New gene editing technique CRISPR-Cas9 raises important ethical questions, says advisory body

BMJ 2016; 354 doi: (Published 30 September 2016) Cite this as: BMJ 2016;354:i5318
  1. Nigel Hawkes
  1. London

New techniques for editing genes could transform biological research, with almost unlimited potential, says a new report from the UK Nuffield Council on Bioethics.1 But the advent of a cheap, precise, and widely used technique, known as CRISPR-Cas9, also raises ethical and moral issues that need to be resolved, says the council.

The technique, involving clustered regularly interspaced short palindromic repeats (CRISPR) of DNA and CRISPR associated protein 9 (Cas9), allows an individual gene to be targeted and cut precisely. CRISPR-Cas9 comprises a set of generic “scissors” to cut DNA and a guide in the form of a length of RNA that takes the scissors to the exact point where the cut is desired. Once cut, the DNA repairs itself, incorporating another section of DNA introduced at the same time.

In principle, it could be used for editing the genome to eliminate faulty genes and prevent genetic diseases whose cause is known, such as cystic fibrosis. It could also be used in plant and animal science, to create hens that produce only female offspring for egg production, pigs that are resistant to swine fever, or cattle that can flourish in confined areas with less risk of injury, a briefing at the Science Media Centre in London was told.

But the technique also raises ethical issues because it involves making permanent changes to the genome that would be inherited by future generations. Such changes are already possible with older techniques and are unlawful. But the relative simplicity and cheapness of CRISPR-Cas9 and its rapid spread through the biological research community has raised the issue afresh.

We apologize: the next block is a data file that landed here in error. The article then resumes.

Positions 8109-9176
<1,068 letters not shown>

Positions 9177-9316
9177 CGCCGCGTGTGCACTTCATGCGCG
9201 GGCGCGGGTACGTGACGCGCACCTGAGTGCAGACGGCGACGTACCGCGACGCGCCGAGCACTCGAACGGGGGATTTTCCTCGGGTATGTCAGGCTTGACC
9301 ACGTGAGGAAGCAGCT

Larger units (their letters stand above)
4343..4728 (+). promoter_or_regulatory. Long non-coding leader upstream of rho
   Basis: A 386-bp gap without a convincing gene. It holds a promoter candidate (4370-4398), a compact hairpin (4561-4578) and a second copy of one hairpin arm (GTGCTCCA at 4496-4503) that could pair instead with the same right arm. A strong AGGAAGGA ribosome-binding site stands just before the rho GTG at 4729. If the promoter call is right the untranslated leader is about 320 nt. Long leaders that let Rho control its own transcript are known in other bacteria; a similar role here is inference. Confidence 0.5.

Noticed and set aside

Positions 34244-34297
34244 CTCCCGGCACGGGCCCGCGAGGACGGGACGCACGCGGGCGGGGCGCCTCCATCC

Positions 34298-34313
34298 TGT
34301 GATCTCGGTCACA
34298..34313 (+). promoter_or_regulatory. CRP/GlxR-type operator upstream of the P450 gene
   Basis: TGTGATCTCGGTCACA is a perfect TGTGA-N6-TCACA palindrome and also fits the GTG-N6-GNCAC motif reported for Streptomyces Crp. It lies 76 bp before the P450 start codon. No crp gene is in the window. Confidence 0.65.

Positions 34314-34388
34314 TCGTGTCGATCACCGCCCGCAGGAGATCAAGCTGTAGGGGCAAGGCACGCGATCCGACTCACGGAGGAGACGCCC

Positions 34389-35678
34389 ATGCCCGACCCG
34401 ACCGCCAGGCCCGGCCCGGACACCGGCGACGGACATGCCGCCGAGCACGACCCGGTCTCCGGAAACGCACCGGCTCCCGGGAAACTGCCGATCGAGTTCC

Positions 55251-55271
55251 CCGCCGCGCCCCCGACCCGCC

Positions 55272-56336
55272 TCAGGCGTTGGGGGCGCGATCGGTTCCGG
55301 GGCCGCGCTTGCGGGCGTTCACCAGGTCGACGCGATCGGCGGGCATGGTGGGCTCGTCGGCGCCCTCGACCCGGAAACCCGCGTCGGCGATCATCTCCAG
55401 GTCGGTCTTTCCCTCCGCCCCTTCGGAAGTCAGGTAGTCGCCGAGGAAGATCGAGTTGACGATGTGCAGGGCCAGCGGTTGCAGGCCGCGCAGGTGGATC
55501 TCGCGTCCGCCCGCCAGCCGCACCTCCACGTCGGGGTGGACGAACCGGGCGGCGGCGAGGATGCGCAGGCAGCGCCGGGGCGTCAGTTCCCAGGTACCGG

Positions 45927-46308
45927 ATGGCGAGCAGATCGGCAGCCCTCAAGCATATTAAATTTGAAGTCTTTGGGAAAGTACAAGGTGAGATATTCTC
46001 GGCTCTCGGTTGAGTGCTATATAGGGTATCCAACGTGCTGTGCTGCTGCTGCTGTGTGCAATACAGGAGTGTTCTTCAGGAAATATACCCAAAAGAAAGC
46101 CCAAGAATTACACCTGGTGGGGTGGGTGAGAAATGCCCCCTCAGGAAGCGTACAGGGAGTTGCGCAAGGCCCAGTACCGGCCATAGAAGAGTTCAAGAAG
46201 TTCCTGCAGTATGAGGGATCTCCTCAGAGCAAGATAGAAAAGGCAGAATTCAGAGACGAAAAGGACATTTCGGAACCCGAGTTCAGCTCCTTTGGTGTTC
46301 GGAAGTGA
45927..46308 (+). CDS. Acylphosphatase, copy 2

The working group set up by the Nuffield Council does not yet have the answers. But it believes that there are two areas where the questions most need to be answered: in reproductive medicine and in agricultural science.

The chair of the group, Andy Greenfield of the Medical Research Council’s Harwell Institute, said that other areas where the technique might be used were in pharmaceutical research, in creating human organs for transplantation in animals, and for biofuels. But evidence gathered by the group had convinced its members that the priorities were reproductive and agricultural uses, which will now be considered in more detail by two further working groups.

“We had to think carefully what it means to edit a genome,” Greenfield said. “We decided it would be better—rather than trying to say whether it was right or wrong—to identify specific situations in which it might be used and where the issues were most urgent.”

In reproduction, consideration was urgent not because application of the technique was imminent, the report said, but because the path—if it were to be embarked on—would be a long one and would be made longer if departure were delayed. Risks included possible “off-target” effects.

In agriculture, the future may be closer at hand, said John Dupré, professor of the philosophy of science at Exeter University and a member of the group. A key question, he said, would be whether the animals or plants produced in this way would be classified as genetically modified (GM). Different rules apply to GM foods, but enforcement of the rules requires the ability to detect whether gene modification has occurred. CRISPR-Cas9 would leave no trace, unlike existing GM technology, so alternative ways would have to be found to enforce the rules.

Dupré will chair the working party on genome editing in livestock. “In our inquiry we want to look at the issue from the starting point of the societal challenges that we face in feeding a growing working population and ask whether and how new genome techniques should contribute to meeting that challenge” he said.

The working party on human reproductive applications will be chaired by Karen Yeung, professor of law at King’s College London. She said that any use would require new legislation and lengthy discussion. “But it is only right that we acknowledge where this new science may lead and explore the possible paths ahead to ensure that the path we set out on today is the right one,” she said.


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